There are terms that we often use in conversation without fully understanding the scope of their meaning, often because we have heard others use them, particularly if those others have gained some measure of respect from us and we desire to emulate them. The problem is that this usually backfires. Let’s take two words, paradox and contradiction, for example, as we often use them synonymously when they mean quite opposite things.
Logically speaking, a paradox consists of two or more apparently contradictory statements that, when unpacked or closely examined, are not, in fact, contradictory. However, a contradiction exists when two statements oppose one another. The difference between the two is often most clearly seen in the Bible, because it often contains parallel accounts of the same incidents.
One of my favorites is found between 2 Samuel 24:18-25 and 1 Chronicles 21:18-22:1 because they present the clearest example of the difference between a paradox and a contradiction. When one initially looks at texts in question, there are two profound differences that immediately jump out at someone reading these in English: first is the name of the property owner (Araunah in 2 Samuel vs Ornan in 1 Chronicles) the second is the amounts of money paid (50 silver talents in 2 Samuel vs 600 gold talents in 1 Chronicles). It would be very easy to call these “contradictions” and keep on moving, and that’s what many atheists have done, but they aren’t, in fact, contradictions, they are a paradox.
Remember that I often accuse atheists of being lazy thinkers, that they often miss the proverbial forest for the trees? Yeah, this would be one of those instances because, if you simply dig into the original languages and not stop at just the translation of these languages, or if the translators would sometimes do a better job at rendering the text, or if atheists just would actually read the text and think—I know that it’s hard, I really do, but just a thinking goes a long way—then it wouldn’t be so time consuming refuting them for what are just elementary matters of reading comprehension and understanding how translations work, I’ve got an entire video on that, not to mention the video I have dealing with those specific texts.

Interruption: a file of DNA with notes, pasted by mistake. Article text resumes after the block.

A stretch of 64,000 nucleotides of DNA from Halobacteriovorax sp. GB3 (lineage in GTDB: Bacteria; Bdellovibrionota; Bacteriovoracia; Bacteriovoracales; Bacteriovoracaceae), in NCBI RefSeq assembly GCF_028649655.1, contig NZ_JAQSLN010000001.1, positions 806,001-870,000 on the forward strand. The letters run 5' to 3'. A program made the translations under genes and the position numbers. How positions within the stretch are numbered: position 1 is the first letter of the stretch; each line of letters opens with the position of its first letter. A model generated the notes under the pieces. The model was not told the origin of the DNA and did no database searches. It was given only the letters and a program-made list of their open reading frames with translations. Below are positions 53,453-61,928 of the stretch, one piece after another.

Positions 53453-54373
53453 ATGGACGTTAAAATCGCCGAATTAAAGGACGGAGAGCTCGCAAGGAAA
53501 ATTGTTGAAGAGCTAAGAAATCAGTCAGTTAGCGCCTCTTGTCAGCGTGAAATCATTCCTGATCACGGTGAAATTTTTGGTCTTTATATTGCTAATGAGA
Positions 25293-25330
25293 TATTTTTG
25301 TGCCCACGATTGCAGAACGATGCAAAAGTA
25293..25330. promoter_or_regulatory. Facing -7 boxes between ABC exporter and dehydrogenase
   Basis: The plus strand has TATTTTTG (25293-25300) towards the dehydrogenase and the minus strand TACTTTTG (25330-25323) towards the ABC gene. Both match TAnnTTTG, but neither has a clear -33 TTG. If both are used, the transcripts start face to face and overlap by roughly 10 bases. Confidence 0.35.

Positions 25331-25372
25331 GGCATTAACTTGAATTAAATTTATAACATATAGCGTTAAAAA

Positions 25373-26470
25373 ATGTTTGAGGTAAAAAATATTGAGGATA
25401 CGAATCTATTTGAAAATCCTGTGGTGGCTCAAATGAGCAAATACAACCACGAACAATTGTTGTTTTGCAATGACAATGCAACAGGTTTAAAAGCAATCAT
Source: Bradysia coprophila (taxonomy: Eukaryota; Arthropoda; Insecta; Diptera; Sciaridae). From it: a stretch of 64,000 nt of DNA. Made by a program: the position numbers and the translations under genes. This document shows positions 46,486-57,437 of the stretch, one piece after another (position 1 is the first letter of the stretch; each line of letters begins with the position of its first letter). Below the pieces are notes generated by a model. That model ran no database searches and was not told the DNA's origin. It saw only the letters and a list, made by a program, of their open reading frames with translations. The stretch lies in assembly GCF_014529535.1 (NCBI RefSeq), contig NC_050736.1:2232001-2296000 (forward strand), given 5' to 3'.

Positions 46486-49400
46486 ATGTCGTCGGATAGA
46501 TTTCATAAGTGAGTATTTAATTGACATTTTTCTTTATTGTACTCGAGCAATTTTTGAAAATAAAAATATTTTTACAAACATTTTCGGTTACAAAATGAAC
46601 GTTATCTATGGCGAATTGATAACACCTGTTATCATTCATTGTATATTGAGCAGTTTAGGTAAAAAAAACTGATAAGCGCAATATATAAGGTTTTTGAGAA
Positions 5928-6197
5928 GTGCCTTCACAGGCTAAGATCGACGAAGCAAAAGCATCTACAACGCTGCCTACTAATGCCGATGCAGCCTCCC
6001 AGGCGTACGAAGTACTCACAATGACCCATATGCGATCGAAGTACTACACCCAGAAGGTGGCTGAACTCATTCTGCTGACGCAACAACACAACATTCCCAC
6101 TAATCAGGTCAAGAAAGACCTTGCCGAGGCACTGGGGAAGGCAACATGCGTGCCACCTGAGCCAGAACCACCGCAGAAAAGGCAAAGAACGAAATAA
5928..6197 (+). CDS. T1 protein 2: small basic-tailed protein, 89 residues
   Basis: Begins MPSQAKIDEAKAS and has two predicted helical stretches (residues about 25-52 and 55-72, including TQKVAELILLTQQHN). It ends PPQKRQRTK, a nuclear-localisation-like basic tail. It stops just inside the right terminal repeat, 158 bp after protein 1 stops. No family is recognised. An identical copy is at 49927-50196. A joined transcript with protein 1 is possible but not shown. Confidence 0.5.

So, with that out of the way, what exactly is this post about?
Well, I stumbled across a post by our junior atheist friend, The Closet Atheist, titled, “6 Contradictions of God” where she clearly doesn’t understand the difference between a paradox and a contradiction. The question is, where are these “contradictions” found? Well, she finds them in the classical attributes of God which are commonly listed as: omnipotence, omniscience, omnipresence, and omnibenevolence. The fact that God—the biblical God—possesses, this is not to say that he has attained them but rather that they are intrinsically necessary ontological qualities, these attributes often poses a problem for non-critical thinkers when it comes to their relationship when discussing them. I want to, as briefly as possible, give what I have come to understand as what is meant by these terms in their theological and philosophical senses.